Navigating pregnancy in the USA if you are from India or a foreign country
Are you for India or a foreign country, and pregnant in the USA?
If you are pregnant, or planning to be, congratulations on your decision to embark on one of the tumultuous journeys of life – full of love and surprises and ambiguity. Becoming pregnant in a new country adds a layer of complexity. There are many more questions. There are sometimes vague answers. So we thought it would be a good idea to put together a series of articles with information we found useful, our experiences and our ‘I wish we had known that’s’.
This kit was prepared by moms who have been down this road – navigating a pregnancy or aspects of in the US. We are not experts. These are our amateur opinions based on our own experiences of having a baby here with our decidedly Indian backgrounds and culture. Please add in your experiences so that we can make it a rich, to go resource for moms. What were your questions? What were your ahas? We would love to know. You can add your comments or write your own part by registering here.
Planning for Pregnancy in the US if you are from India or a foreign country
Planning to share your body with a new human being? Congrats on your decision. It’s a big task.
Don’t go out and buy ovulation calculators and such gear quite yet. Your OB may help you time your cycle. One of ours told us that you need to shoot for the week right around ovulation (before and after). You can also start a Basal Body Temperature chart with a regular digital thermometer (no need to spend on the basal body thermometer yet). Take your temperature every morning before getting out of bed or doing any activity. When it spikes, it’s probably baby making time. But go with your doctor as we are amateurs here!
Give yourself a year. Begin with that in mind, so that you don’t stress our before that. This is not something you can really force, so don’t stress out on the delay or the lack of it. You may become pregnant in a day or in a year. Either way, it’s best if you don’t stress out.
Meanwhile, here are some things we found useful and you can think of. In short,
· Get into shape and start eating healthy.
· Visit OB/Gyn
· Start folic acid supplements
· Eat (and not eat) like you are pregnant
· Look into insurance coverage, disability etc.
· Plan finances and moves
Get into Shape: It may seem counter intuitive – why slim down and exercise only to lose it all under layers of pregnancy fat – but it’s very important. One of us found that Yoga helped get her body ready for all the aches and stretches and weight pregnancy brings. It’s true that getting in shape now will help your pregnancy and post partum return to fitness. Ideally move to some light exercise thrice a week. Something you can do when you are pregnant. You doctor will probably encourage you to continue some exercise anyway.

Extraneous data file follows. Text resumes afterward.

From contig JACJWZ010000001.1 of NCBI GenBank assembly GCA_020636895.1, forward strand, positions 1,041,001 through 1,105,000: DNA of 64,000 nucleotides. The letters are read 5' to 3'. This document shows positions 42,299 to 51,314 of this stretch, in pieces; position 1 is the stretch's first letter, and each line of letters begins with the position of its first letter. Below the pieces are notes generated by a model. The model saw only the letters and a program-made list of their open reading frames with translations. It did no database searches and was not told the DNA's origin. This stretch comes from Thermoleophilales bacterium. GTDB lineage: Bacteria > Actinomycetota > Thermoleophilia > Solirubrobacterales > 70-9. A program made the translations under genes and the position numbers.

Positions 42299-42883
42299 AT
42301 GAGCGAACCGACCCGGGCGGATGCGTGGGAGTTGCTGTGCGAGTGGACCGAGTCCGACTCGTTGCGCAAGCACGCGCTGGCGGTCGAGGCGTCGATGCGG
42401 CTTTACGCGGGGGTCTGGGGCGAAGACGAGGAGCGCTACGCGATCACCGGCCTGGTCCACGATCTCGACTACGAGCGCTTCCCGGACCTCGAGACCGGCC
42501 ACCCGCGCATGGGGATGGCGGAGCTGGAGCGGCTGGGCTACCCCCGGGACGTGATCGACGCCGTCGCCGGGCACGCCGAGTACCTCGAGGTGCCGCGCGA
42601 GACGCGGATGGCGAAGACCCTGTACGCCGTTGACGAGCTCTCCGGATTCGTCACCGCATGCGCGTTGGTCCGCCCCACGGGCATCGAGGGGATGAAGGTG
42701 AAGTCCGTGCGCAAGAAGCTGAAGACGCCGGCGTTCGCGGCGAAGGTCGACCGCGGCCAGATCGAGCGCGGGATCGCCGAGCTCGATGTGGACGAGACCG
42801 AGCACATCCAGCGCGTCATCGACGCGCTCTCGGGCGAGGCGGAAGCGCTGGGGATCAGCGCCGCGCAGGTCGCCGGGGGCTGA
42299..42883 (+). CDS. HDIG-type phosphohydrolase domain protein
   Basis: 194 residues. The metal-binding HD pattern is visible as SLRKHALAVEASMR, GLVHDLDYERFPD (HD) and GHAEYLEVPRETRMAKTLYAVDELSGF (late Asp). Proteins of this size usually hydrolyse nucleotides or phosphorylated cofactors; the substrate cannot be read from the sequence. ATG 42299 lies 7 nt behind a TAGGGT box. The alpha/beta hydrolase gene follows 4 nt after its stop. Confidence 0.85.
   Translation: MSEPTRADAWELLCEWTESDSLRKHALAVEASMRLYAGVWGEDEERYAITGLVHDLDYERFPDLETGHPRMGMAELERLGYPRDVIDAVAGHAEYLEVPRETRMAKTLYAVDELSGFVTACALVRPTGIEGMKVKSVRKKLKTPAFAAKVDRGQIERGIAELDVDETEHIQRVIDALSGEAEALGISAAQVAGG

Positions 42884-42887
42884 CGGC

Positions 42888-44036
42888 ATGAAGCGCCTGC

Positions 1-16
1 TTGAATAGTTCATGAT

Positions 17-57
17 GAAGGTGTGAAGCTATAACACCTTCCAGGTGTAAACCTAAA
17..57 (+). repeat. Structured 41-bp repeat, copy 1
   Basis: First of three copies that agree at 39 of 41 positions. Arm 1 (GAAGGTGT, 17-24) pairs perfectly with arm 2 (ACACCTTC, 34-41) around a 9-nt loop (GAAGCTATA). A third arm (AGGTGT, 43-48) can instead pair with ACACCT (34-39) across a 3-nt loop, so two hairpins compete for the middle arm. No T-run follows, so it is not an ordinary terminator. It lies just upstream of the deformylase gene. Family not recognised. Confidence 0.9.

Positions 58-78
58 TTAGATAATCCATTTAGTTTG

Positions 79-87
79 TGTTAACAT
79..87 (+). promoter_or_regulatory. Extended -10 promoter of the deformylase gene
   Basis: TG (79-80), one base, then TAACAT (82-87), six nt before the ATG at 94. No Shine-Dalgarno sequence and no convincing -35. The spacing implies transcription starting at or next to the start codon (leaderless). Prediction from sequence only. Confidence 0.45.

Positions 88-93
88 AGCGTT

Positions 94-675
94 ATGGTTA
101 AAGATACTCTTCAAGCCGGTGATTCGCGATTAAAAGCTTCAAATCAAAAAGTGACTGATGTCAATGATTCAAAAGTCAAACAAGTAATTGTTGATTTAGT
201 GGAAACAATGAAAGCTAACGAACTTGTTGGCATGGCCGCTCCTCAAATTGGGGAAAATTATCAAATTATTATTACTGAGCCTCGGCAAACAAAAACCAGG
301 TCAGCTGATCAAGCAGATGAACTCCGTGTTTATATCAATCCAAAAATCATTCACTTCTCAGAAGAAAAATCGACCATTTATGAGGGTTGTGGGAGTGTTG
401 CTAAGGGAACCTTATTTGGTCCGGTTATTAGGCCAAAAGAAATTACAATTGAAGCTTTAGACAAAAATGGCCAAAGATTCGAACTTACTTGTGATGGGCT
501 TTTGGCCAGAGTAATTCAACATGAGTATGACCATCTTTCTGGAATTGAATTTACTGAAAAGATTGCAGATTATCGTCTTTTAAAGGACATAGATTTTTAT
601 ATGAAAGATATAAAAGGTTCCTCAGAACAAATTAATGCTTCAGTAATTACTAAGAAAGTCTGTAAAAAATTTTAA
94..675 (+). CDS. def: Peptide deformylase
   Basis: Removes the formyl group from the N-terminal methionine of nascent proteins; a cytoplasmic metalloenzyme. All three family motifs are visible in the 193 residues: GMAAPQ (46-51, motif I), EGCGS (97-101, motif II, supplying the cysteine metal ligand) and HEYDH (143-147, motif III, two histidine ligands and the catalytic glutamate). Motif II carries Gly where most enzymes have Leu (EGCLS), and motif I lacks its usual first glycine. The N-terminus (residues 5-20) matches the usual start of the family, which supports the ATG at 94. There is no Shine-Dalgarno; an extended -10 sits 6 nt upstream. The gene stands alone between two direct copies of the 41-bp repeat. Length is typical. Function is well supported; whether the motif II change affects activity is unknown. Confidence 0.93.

Start Eating Healthy: Your body is now going to be your baby’s home. So tune up the environment. Eat a balanced, healthy diet high in vitamins. In general, food in America often has a lot of preservatives and chemicals. So tune down the pesticides and chemicals and move to fresh and organic foods where you can.
Eat or not eat like you are pregnant: At least as far as food choices are concerned, since you will probably already be pregnant for two weeks before you find out. Start avoiding Blue cheese, unpasteurized soft cheeses, sushi and the like. You can find a list of foods to avoid when pregnant here. You can also ask your doctor. India or your culture has its own lists of food to avoid. Such as no Papaya and pineapple for the first trimester of pregnancy. Make your call.
Visit your OB Gyn: One of us did not even have an OB Gyn in the US before becoming pregnant. But ideally, you should find one and visit him or her to get a complete checkup. Mention your intentions clearly and ask for advice. It’s a good idea to speak up to doctors as far as questions or concerns, and a good time to start is now. For more information on finding an OB Gyn click here.
Start Folic Acid or Prenatal Supplements: These are available over the counter and goes with our general theme of getting the body ready.
Look into Disability and Health Insurance: In the US, short term disability insurance pays you a percentage of your salary during maternity leave. If you are on bed rest or the leave extends, long term disability insurance kicks in. This is a significant chunk of money, especially if your company does not have other maternity benefits. So make sure you are enrolled. As one of us found out to our dismay, pregnancy is not considered a ‘life changing event’ by health insurance in USA, so you cannot enroll unless its open enrolment. Also, you have to enroll now, as once you are pregnant, it is a pre-existing condition and you cannot enroll even during open enrolment. Understand your health insurance and benefits so that you can plan financially.
Plan your moves and finances: Babies cost money and take up a lot of space in the US, maybe more so than in India. If you are planning to move to a bigger space, it may make sense to get the rigors of moving and house hunting over now before first trimester blues hit. Also, budget for baby as needs such as diapers, clothes, furniture, bottles and gear, formula all add up.
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